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  • Addiction, Drugs
  • Information from Lay-Language Summaries is Embargoed Until the Conclusion of the Scientific Presentation

    819—Cannabinoids: Neural Mechanisms, Addiction, Reinforcement, Seeking, Reinstatement, and Development

    Wednesday, November 13, 2013, 1:00 pm - 5:00 pm

    819.08: Low expression of CB1 receptor in the nucleus accumbens and prefrontal cortex compels adolescent rats to consume palatable food

    Location: Halls B-H

    *O. AMANCIO BELMONT, M. M…NDEZ-DÕAZ, A. ROMANO-L”PEZ, O. PROSP…RO-GARCÕA;
    Fisiologia, UNAM, Mexico, DF, Mexico

    Abstract Body: We have previously observed that both receptors (CB1 and CB2) to endocannabinoids exhibit a different expression in nucleus accumbens (NAcc) and prefrontal cortex (PFC) in adolescent (PND 28-42), adult (PND > 90) and aged (PND > 365) rats. Likewise, these groups of rats exhibit reward and decision-making behaviors differently.
    The present study investigated the motivational behavior to consume palatable food (Dustless Precision pellets ®, 45 mg Rodent Purified Diet chocolate flavor), using the self-administration paradigm in adolescent, adult and aged rats. In these subjects we evaluated the expression of CB1R and CB2R as well as the enzymes involved in synthesis (NAPE-PLD and DAGL) and degradation (FAAH and MAGL) of anandamide and 2- Arachidonylglycerol in PFC and NAcc.
    Results indicate that adolescent rats are much more motivated to consume palatable food compare to adult and aged rats and have a lower expression of CB1 in NAcc and PFC. The measurement of the other molecules have not shown changes.
    Results suggest that a low expression of the CB1R in adolescent rats plays a crucial role in generating their highly motivated consumption of palatable food.

    Lay Language Summary: Our research indicates that cannabinoid receptors 1 (CB1) expression in structures involved in regulation of motivated behaviors like the nucleus accumbens (reward system) and prefrontal cortex is different depending on the age of rats. Adolescent compared to adult and old rats showed a lower expression of CB1 receptor besides we observed that adolescent rats show much more motivation to consume palatable food compare to adult and old rats. These results are suggesting that the low expression of CB1 receptors in adolescent rats plays a crucial role in generating their highly motivated consumption of palatable food.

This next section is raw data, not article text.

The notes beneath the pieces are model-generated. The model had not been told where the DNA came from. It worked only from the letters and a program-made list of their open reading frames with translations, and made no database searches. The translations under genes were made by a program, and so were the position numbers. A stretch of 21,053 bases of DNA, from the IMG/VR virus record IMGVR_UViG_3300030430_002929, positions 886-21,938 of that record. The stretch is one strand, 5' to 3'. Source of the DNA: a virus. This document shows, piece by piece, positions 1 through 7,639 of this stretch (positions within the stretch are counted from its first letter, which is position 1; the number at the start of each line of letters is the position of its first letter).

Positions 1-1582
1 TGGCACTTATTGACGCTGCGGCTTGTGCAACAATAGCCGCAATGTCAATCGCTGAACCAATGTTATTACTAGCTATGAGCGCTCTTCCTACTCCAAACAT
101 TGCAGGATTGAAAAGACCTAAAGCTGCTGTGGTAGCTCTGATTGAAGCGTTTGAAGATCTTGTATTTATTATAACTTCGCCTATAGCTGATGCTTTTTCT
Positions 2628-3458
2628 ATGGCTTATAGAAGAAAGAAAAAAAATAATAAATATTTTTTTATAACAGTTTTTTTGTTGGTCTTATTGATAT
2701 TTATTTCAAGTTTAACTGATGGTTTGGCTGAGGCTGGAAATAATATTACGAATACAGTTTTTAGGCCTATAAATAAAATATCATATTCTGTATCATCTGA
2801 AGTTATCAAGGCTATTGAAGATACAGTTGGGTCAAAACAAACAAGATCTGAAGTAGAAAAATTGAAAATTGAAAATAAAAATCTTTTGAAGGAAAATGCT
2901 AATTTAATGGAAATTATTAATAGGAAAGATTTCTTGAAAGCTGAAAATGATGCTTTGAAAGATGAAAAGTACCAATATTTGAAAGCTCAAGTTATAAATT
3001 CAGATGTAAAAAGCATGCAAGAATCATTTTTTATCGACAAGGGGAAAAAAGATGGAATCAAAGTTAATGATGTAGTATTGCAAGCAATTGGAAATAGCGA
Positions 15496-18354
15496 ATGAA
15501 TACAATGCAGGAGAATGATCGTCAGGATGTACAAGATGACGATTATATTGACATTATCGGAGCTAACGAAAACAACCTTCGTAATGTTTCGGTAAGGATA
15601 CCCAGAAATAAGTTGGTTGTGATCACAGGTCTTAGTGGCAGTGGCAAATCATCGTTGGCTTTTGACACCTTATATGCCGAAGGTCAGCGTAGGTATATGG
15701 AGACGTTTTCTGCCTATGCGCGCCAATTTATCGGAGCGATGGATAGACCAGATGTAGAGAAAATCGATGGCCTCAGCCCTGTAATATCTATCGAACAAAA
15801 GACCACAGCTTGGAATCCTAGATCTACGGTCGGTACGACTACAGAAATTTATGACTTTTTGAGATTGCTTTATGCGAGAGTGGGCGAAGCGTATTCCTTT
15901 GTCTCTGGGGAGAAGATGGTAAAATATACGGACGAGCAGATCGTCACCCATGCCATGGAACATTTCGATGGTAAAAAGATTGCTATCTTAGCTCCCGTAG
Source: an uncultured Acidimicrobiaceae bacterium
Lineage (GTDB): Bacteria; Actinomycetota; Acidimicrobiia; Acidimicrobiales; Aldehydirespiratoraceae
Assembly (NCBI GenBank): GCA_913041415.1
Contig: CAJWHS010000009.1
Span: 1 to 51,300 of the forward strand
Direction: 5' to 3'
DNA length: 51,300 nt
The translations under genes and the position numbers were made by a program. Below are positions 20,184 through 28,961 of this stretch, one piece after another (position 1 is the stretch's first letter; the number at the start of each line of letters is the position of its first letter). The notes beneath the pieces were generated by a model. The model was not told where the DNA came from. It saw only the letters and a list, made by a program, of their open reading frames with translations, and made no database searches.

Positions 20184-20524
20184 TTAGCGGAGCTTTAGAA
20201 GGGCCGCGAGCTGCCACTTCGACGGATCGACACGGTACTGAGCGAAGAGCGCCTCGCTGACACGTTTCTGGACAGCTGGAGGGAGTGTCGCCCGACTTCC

The prevalence of overweight and obesity worldwide is growing at an alarming rate, especially in children and adolescents, pointing them as a vulnerable population. In most cases, the accumulation of body fat is attributed to a permissive environment, characterized by sedentarism and excessive consumption of palatable food, rich in salt, sugar and fat. However, the evidence suggests that adolescents lack a system that allows them to make correct decisions about the amount of palatable food they should consume.
    Brain generates several substances that modulate food intake. Some of them also regulate the level of alertness. Emotions in general influence our decision-making. Hence, when the reward system is active our decisions are strongly influenced by this emotion. As part of maturity, our prefrontal cortex is able of regulating the reward system hence reduces the impulsivity in our decision making.
    Previously, we have demonstrated that adolescent, compared to adult and old rats, exhibit an erroneous decision-making behavior for food when forced to choose between regular and palatable food which has been devalued with a delayed delivery. We found that adolescent rats had an unselective seeking behavior suggesting a limited decision-making ability. In this context, it has been described that CB1 and its endogenous ligands seem to play a role in deciding food type and amount of food to be consumed.
    This study investigated the motivated behavior to consume palatable food using the self-administration paradigm of chocolate flavored pellets in adolescent, adult and old rats. We found that adolescent rats consumed more chocolate flavored pellets, regardless the amount of work they have to do to get it. They show more motivation compared to adults and old rats. In addition we observed that CB1 and CB2 receptors are less expressed in the prefrontal cortex and nucleus accumbens of adolescent compared to adult and old rats. While the enzyme responsible for the synthesis (NAPE-PLD) of the endocannabinoid anandamide, exhibit a similar expression in the three groups of rats. Our interpretation of this finding is that adolescents have a greater motivation to consume palatable food than adult and old rats potentially due a CB1 and CB2 receptors lower expression in the prefrontal cortex and the nucleus accumbens compared to adult and old rats.
    These results support the role of endocannabinoids in the ingestion of food and rewarding behaviors, and suggest the importance of the endocannabinoid system in the prefrontal cortex and nucleus accumbens to regulate food intake and food motivation behavior.